Therefore, it is no longer logical to say that the arrival of iron in India coincided with the Aryans when they destroyed the Hittite monopoly on iron technology. This is also confirmed by the fact that iron co-exists in the north-western and interior parts of the country. There is continuous evidence of the availability of iron from the early Vedic period to AD. The literature of the later Vedic period clearly indicates the widespread use of iron metal.
For the first time, we find clear indications of this metal in the texts of the later Vedic period (1000-600 BCE). The words ‘Lohay’ and ‘Shyamaiya’ are found in the Atharvaveda. The words ‘Loha’ and ‘Shyam’ are found in the Vajasanei Samhita. Scholars have taken the word ‘Loh’ in the sense of copper and ‘Shyam’ in the sense of the iron. Thus ‘Shyamay’ mentioned in the Atharvaveda refers to the metal of iron itself.
In memory of this, the word ‘Ayes’ became synonymous with iron. The Kathak Samhita mentions a heavy plow pulled by twenty-four oxen. They must have been made of iron. Atharvaveda also mentions a Phall made of iron. Thus, on the basis of literary evidence, it is concluded that the knowledge of iron was acquired by Indians in the eighth century BC.
Literary references regarding the antiquity of iron are also confirmed by archaeological evidence. Remains of Iron Age culture have been found from the excavation of places like Ahichchhatra, Atranjikheda, Alamgirpur, Mathura, Ropar, Shravasti, Kampilya, etc. The people of this period used a special type of utensil called painted grey-ware.
Iron tools and weapons like spears, arrows, recovery, scabbards, knives, daggers, etc. are found in these places. The remains of metal refining furnaces have been found in the excavation of Atranjikheda. It is known from this evidence that the users of painted gray utensils not only had knowledge of iron but also made various tools from it.
Archaeologists have dated this culture to about 1000 BC. has been fixed. Fine iron, chisels, nails, etc. have been found in the excavations of places like Sonpur, Chirand, etc. in eastern India, whose time is considered to be the 8th century BC. Similarly, iron tools have also been found in the excavations of places like Eran, Nagda, Ujjain, Kayatha, etc. of Central India.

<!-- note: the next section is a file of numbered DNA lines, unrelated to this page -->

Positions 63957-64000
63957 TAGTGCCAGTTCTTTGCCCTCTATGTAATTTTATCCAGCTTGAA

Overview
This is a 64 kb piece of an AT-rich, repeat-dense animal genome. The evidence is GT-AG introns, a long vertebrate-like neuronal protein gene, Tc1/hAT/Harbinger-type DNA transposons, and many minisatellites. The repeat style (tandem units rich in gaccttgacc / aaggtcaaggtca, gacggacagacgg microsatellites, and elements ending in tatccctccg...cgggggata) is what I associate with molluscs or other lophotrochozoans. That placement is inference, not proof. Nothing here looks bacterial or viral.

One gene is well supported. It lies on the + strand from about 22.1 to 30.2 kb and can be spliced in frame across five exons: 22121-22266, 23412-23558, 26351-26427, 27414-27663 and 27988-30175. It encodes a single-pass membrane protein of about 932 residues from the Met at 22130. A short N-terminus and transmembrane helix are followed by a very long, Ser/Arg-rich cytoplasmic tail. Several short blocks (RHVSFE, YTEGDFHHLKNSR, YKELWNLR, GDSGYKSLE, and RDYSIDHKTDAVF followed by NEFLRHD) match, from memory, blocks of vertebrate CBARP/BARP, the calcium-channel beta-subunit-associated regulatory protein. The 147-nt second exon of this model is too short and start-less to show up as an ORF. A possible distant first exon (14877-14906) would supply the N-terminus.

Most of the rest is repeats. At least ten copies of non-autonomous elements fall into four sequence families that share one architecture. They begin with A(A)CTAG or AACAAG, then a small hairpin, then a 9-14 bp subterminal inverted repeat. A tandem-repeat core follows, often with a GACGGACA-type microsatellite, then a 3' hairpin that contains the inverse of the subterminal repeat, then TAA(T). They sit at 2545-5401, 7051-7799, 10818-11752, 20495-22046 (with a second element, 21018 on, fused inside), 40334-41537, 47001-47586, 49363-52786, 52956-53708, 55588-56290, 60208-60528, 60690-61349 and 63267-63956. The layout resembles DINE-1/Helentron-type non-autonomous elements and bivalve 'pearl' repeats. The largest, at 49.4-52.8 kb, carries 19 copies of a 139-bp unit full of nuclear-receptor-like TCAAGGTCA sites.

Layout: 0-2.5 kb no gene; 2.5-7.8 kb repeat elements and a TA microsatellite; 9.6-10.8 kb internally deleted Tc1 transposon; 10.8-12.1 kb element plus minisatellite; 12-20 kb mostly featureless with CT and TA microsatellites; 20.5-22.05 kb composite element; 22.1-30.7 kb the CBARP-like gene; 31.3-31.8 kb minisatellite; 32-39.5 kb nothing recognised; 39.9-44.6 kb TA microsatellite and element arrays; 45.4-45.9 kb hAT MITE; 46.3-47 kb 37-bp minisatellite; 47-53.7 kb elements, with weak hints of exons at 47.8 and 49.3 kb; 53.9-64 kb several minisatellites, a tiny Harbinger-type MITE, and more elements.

Their time is also fixed in the seventh-sixth century BC. Megaliths are found at various places in South India. The people of this culture used black and red-colored utensils. Scholars have determined the period of this culture from 1000 BC to 1st century AD.
Thus we can say that the people of South India got the knowledge of iron in one thousand BC. On the basis of the above description, it is concluded that iron was used in different parts of India in about one thousand BC.
Some scholars believe that it was first spread in South India and that iron culture started there after the Stone Age. In contrast, the Stone Age in North India was first followed by the Chalcolithic Age, then the Bronze Age. The iron was invented several hundred years later. The life of iron brought revolutionary changes in the material life of the people.
By the time of the Buddha period, it was widely used in eastern Uttar Pradesh and western viharas. Due to iron technology, agricultural production increased tremendously. At this time there was an urban revolution in the Ganges valley and big cities were established. Scholars have attributed this to iron technology. It also played an important role in the rise of the Magadha Empire.
Thus, after considering various evidence, the theory of the Indian origin of iron seems more logical and its antiquity can be traced back to the Rigvedic period. But the real Iron Age began when humans started using this metal to cut down forests to make the land arable and for settlements.